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Stop Pre-Ordering Video Games. Here’s Why.

Pre-Ordering Video Games is the Ultimate Self-Own

These days, every publisher wants you to put down your hard-earned cash for their new game months before its official release. Pre-ordering games have become the norm as of late. Whether you’re getting a game digitally or physically, pre-ordering it gives you exclusive bonuses such as a small trinket item or an in-game cosmetic. Even so, it’s in your best interest to avoid getting into pre-orders as much as possible. While there are some upsides to it, there are far too many downsides that just aren’t worth the risk.

The Concept of Pre-Ordering

In case you’ve been living under a rock, the practice of pre-ordering a video game is the act of paying for a game that hasn’t been released yet. This applies both to the digital as well as the physical copy of the game. Normally, when you pre-order a physical copy, you don’t have to pay the full amount upfront. Game stores usually only take a minimum of the SRP to reserve a copy, then you pay the remaining balance when picking the game up on launch day.

Pre-ordering digitally, on the other hand, charges you for the full amount once your order ships. This doesn’t apply to every digital store though; if you were to pre-order on the PlayStation store, they’ll charge you immediately. Then there’s the Xbox Game Store which uses up your account balance right away for POs, but if you used a credit card instead, you’ll be charged around 10 days before the launch of the pre-ordered game.

Half-Baked Games Are Rampant

Just as pre-ordering has become the new norm, so has the concept of releasing unfinished games. When you pre-order a game, you’re paying for it upfront based on that glossy, pre-released trailer being heavily advertised through a marketing campaign. Now, one can reason that reviews these days come out just before the game releases that give people more leeway about what they’re getting themselves into. But remember how No Man’s Sky was during launch day? What about Anthem? And who could forget about Fallout 76? Other advertisements are not always true to the game’s final form.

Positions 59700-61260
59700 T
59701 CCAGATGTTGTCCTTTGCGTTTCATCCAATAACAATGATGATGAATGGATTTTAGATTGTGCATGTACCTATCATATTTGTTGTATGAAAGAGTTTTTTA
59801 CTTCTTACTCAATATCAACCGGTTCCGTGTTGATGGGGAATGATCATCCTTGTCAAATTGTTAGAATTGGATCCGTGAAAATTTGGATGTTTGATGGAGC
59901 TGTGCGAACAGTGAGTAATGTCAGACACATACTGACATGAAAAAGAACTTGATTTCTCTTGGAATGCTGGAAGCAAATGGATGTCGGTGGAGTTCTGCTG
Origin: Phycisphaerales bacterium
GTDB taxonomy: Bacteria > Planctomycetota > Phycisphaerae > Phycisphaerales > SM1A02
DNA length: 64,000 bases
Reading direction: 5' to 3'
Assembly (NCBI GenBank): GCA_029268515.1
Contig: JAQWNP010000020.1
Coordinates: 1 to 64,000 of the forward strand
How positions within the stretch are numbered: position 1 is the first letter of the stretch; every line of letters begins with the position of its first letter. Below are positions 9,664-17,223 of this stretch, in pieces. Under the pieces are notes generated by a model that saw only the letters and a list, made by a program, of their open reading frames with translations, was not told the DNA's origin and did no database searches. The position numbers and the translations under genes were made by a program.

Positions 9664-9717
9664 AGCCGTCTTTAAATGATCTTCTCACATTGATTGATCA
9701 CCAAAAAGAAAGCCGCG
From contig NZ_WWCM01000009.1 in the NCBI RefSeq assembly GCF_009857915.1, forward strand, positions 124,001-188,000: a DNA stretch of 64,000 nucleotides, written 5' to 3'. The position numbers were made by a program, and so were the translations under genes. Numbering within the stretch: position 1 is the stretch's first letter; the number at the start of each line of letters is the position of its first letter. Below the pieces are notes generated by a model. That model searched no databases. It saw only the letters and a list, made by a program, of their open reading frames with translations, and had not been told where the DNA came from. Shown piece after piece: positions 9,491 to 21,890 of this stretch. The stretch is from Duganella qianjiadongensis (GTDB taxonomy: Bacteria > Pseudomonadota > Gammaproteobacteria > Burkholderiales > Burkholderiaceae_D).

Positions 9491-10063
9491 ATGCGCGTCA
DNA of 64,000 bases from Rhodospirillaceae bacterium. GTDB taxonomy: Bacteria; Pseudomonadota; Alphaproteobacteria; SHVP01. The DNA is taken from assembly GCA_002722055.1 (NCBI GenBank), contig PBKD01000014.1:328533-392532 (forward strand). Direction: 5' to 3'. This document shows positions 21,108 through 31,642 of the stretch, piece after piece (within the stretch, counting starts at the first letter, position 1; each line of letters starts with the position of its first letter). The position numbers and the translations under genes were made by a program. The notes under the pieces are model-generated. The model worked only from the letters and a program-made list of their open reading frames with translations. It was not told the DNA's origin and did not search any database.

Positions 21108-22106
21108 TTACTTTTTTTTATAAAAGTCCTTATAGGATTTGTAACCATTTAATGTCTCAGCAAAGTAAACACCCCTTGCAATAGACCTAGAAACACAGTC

It’s like beating a dead horse at this point, but just take a look at Cyberpunk 2077–now that’s the biggest offender of them all. Players were fed press releases and trailers with unbelievable promises, but what happened in the end? Few of those promised features ever made it into the game; Cyberpunk 2077 was so bad at launch that the excessive bugs made it unplayable.

Unfortunately, a lot of AAA developers are continuing down this path of releasing half-baked products with patch updates to follow. Remember those good ol’ days where if we buy a game, you don’t need to download any patches before starting it? Pre-ordering games is now a huge risk, and at this point, it’s much more practical to just wait for user reviews to come in before taking the plunge.

The Sudden Realization That the Game Isn’t for You

It’s easy to get blinded or blown away by trailers and gameplay showcases, but don’t be fooled. Those short previews are not what they seem. Sure, the game looks amazing on the outside and the developers promised all kinds of amazing content and features, but the experience could be a different story altogether.

Gaming companies have taught us, time and time again, that trailers, “first looks”, and even the reviews made by reputable reviewers can be deceptive. Take a look at No Man’s Sky, for example. Released in 2016, developers claimed that No Man’s Sky, a procedurally generated space-adventure game, could create 18 quintillion planets. What initially started as a small indie title quickly ballooned into a hyped game–heck, even Sony got involved! It was fun and games until that bubble popped.